Unfortunately, real life is not a fairy tale. Unlike Sleeping Beauty, sleeping oocytes are not frozen in time. As oocytes get older, they acquire epigenetic changes that make it harder for them to get on with their baby making business. Important new single-cell multiomics work from Gavin Kelsey’s and Myriam Hemberger’s teams at the Babraham Institute shows that aging oocytes have an epigenetic timestamp.
Using single-cell M&T-seq, a cutting-edge technology previously developed at the institute that allows you to study the methylome and transcriptome side-by-side within the same cell, Juan Castillo-Fernandez and Erika Herrera-Puerta are able to distinguish an old mouse oocyte from a young mouse oocyte based on which genes are active and how chromatin is structured around these genes. They identified key epigenetic characteristics that give young oocytes a significant advantage in competency over older oocytes, as well as some that reassuringly remain impartial to age.
- Younger oocytes have a more complex and consistent transcriptome, while older oocytes’ transcriptomes show less complexity and more variability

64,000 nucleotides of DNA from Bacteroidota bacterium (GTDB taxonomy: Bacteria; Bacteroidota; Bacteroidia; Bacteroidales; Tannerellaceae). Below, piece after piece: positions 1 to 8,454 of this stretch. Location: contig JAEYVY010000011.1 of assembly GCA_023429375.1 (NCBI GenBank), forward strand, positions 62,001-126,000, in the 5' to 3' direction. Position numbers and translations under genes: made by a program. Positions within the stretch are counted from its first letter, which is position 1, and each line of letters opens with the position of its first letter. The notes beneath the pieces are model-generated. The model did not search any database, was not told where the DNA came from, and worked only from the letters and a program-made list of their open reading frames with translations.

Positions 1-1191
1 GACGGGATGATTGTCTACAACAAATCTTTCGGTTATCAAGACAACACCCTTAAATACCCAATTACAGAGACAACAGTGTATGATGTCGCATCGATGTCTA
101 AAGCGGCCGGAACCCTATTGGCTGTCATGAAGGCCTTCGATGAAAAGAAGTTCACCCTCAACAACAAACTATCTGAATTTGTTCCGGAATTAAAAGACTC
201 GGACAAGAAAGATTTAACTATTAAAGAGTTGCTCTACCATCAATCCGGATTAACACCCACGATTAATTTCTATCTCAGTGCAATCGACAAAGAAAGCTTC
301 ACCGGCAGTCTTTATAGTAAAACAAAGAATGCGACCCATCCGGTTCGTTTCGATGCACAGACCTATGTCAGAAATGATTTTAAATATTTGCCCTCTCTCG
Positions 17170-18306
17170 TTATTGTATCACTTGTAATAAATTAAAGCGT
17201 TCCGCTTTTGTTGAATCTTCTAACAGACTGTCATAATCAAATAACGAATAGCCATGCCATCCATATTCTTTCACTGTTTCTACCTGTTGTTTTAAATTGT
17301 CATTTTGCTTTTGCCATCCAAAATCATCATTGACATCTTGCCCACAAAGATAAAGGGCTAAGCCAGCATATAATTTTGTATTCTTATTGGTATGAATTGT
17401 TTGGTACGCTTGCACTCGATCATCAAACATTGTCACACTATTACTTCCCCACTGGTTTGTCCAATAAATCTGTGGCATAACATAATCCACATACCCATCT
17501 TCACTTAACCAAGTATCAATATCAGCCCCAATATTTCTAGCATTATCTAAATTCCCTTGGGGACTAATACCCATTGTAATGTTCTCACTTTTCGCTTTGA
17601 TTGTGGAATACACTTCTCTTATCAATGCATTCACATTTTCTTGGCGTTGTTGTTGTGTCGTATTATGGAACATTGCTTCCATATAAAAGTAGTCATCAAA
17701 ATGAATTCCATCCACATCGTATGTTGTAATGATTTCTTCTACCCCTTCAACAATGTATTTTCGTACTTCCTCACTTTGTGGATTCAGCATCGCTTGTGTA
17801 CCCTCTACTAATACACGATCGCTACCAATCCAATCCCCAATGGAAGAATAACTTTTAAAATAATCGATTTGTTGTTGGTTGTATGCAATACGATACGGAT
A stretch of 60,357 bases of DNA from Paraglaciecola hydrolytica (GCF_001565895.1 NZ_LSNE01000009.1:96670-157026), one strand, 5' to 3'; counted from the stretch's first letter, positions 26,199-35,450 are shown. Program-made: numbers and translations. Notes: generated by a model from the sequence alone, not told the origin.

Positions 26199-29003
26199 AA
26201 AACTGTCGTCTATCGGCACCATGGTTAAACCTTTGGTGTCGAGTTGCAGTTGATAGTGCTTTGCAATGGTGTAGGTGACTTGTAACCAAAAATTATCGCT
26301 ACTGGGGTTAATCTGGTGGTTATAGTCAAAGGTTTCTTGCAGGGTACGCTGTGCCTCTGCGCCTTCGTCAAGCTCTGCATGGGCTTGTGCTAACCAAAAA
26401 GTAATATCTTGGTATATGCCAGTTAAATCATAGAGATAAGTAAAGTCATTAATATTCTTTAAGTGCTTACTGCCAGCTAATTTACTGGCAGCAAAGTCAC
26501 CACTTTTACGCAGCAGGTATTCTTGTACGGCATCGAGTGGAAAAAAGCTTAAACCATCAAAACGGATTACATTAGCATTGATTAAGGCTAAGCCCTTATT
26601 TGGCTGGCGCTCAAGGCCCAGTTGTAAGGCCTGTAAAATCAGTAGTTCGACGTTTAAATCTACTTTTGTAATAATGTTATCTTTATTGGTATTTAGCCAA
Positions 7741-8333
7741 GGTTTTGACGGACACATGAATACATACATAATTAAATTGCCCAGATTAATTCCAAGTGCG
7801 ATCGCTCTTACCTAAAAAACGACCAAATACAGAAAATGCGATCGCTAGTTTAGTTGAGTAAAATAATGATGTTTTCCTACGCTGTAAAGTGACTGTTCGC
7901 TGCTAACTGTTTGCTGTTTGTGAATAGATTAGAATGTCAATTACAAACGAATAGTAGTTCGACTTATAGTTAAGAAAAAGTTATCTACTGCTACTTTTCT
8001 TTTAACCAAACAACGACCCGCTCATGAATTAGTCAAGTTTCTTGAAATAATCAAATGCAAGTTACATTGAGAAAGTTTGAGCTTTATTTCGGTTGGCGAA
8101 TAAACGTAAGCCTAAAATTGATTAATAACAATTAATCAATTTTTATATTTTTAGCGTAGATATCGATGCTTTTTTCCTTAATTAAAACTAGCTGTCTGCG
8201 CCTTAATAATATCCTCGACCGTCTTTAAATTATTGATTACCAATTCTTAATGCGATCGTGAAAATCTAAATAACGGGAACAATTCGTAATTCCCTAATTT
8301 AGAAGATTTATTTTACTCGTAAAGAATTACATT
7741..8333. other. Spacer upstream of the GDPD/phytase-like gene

- 560 maternal-effect genes are differentially expressed between young and old oocytes, of which 23 are linked to changes in DNA methylation
- Post-transcriptional events are presumably the cause of the age-related differential expression of most genes
- Overall, DNA methylation landscapes are globally similar between younger and older oocytes, even imprinted methylation patterns
- Old oocyte transcriptomes show low expression of maternal-effect genes and decreased developmental competency
- However, a portion of the older oocytes display young-like transcriptomes and conserved competency
The good news is that not all older oocytes are the same epigenetically, despite them being the same age timewise. This important finding could not have been discovered without their single-cell approach, had they instead pooled all the older oocytes together for their study and averaged out the results. Oocytes that sleep in a more comfortable, healthier environment, with fewer bad exposures to things like hormonal imbalances, poor nutrition, alcohol, tobacco, or drugs, will most likely age at a slower rate epigenetically and wake up refreshed when their prince comes along.
But listen up ladies, if you have trouble getting pregnant or had an unsuccessful pregnancy, it doesn’t necessarily mean that your eggs are old and gray. Many other elements need to be factored in, for instance, maybe the prince had some issues of his own. What’s so great about scM&T-seq is that it could also be applied to identify epigenetic timestamps in sperm.
Check out this eggciting work in Aging Cell, December 2020